The Hispanic-Latino Alliance, in collaboration with the Office of Student Diversity & Inclusion, hosted spoken word artist David A. Romero on the evening of Sept. 27 in McDaniel Lounge. Romero brought the audience an evening full of laughter, awe, and information.
The event began with the performance of the poem “Undocumented Football,” a poem inspired by and dedicated to a student Romero had previously met. The play-in-words of the poem simulated the plays of a real football match and made the poem come closer to its subject matter.
After the poem, Romero proceeded to outline the widespread struggles of the Latino population in the United States, putting an emphasis on its current growth.
This was followed with the reading of the poem “Letters Across Borders,” a poem comparing the relationship of Israel and Palestine with that of the United States and Mexico. In the forms of back-and-forth letters, the poem personified the countries and their relationships and made them more touching to the audience, adding just about the right amount of realism to make it effective.
Romero then moved to define the reasons for immigration from Latin America to the United States. In this section of his presentation, he outline five major causes of immigration: lack of jobs in home countries, political coups, civil wars, consequences of trade policies, and drug wars.
He then performed his poem “The Ladder: Anastasio Hernandez-Rojas,” a poem inspired by the brutal death of Anastasio Hernandez-Rojas at the hands of Border Patrol Agents in 2010.
Keeping the audience interested, Romero proceeded to explain the rise of the Latino market in the U.S., but not before explaining the difference between the terms “Hispanic” and “Latino.” As he explained it, the term “Hispanic” derives from the Latin word Hispania, meaning “Spaniard” or “from Spain,” whereas the term “Latino” derived shortly after the wars of independences and defines all the lands south of the U.S.-Mexico border.
The Latino market in the U.S., as Romero explains, is born from a period of oppression and repression of Latin Americans in the U.S. As proof of the growing Latino market in the country, he brings the example of salsa, and how salsa has outsold ketchup over the last couple years, proof that this market is strong and ever-growing.
He further explained that the growth of the Latino market is most prominently seen in mass media outlets such as newspapers and TV. Newspapers such as La Prensa, the first newspaper printed completely in Spanish in the U.S., and TV broadcast companies such as Televisa, Univision, and Telemundo, originate to satisfy a demand from the Latino population.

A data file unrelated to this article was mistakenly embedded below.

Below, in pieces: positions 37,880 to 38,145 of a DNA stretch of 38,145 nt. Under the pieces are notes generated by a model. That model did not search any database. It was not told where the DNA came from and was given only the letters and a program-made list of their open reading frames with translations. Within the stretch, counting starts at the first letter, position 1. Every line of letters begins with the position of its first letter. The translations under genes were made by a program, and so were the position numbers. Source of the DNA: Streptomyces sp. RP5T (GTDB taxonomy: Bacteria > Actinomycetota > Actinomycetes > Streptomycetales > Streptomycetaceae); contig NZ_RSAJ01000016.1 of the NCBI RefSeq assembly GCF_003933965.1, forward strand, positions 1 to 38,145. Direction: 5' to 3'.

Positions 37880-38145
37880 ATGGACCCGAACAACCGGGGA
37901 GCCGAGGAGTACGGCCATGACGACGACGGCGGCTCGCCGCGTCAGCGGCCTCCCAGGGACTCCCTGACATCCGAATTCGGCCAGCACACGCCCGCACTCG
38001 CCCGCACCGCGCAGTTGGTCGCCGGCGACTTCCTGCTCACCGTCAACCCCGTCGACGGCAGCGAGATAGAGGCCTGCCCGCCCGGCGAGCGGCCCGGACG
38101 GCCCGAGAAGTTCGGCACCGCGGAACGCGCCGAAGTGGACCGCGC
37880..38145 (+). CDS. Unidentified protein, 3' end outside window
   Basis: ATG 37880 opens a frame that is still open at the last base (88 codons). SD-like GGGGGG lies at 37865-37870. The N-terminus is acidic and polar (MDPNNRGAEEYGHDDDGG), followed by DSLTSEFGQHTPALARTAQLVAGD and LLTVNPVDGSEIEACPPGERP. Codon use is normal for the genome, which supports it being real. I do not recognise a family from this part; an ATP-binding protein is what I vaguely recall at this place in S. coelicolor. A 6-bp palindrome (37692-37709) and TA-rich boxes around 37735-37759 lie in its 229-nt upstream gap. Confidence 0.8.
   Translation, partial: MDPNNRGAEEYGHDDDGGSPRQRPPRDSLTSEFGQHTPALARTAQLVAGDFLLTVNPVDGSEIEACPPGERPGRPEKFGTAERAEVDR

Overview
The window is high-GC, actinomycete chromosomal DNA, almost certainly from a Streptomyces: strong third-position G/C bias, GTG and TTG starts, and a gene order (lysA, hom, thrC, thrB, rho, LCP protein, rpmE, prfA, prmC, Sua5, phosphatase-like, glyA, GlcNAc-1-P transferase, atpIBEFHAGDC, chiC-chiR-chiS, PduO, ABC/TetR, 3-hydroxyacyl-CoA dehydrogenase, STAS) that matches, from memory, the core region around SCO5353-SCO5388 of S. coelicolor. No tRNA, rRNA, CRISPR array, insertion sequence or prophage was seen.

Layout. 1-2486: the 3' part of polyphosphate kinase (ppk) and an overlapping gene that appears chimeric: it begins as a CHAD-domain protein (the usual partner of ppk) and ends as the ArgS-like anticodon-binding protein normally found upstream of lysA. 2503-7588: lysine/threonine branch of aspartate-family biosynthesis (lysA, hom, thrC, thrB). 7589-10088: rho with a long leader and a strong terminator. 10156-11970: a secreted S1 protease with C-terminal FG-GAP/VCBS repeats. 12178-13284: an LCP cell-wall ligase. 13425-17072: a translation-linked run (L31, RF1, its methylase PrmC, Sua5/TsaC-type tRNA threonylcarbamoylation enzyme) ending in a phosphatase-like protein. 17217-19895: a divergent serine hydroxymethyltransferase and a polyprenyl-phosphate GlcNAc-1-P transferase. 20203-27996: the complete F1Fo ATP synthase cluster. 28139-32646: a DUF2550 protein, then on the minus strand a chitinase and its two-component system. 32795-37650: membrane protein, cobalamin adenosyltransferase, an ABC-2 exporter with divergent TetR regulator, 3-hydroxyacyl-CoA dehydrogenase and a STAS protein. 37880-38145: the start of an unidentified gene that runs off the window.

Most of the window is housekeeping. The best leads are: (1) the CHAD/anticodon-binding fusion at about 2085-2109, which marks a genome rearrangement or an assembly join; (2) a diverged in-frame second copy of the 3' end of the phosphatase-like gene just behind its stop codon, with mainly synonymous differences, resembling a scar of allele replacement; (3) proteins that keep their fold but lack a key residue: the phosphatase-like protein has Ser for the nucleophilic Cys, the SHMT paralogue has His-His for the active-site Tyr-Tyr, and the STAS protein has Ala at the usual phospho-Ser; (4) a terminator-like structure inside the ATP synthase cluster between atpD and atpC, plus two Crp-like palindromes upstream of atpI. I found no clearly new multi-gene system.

Lastly, in regards to the Latino market, Romero remarks a shift of marketing within this demographic. This shift, as he points out, moves from the family values of Latino families to a more diverse and modern view of Latinos in the U.S.
After this thorough explanation, Romero performed “Cheese Enchiladas,” a very dynamic and energetic poem with lots of audience participation. Although the public wasn’t as hyped at the beginning, they shiftly became more enthusiastic, sharing the same levels of passion as Romero himself.
Romero followed this excellent performance with a quick walkthrough of the rise of the Latino electorate. In this section, Romero put an emphasis on the 2008 presidential elections and what made this elections stands: the swing states. As he remarked, the increasing Latino population of the U.S. is forming more and more swing states, especially on states that once aligned with the Republican right.
He also points out Jed Bush’s strategy to gain the Latino vote during the Republican primary elections. This strategy basically consisted on campaigning in Spanish in order to appear more inclusive and gain the favor of the Latino voting body.
This was of course followed by the question of who really stands with the Latin@ Giant (a term coined by Romero himself), a section where Romero pointed out the Latin@ Giant’s biggest allies: The Phillipino population, the Black panthers, among others.
In order to emphasize the network of support for the Latin@ Giant, Romero performed “Black and Brown Fight Tonight,” a poem about Black and Brown violence and unity.
Of course, the night would not be complete without mentioning the major opposers of the Latin@ Giant, which include Lou Holtz, Joe Arpio, Chris Simcox, and Donald Trump—the latter being the subject of Romero’s poem “Open Letter to Donald Trump.”
The event ended with some suggested reading by Romero, among which are The Devil’s Highway, by Luis Alberto Urrea, and Open Veins of Latin America, by Eduardo Galeano.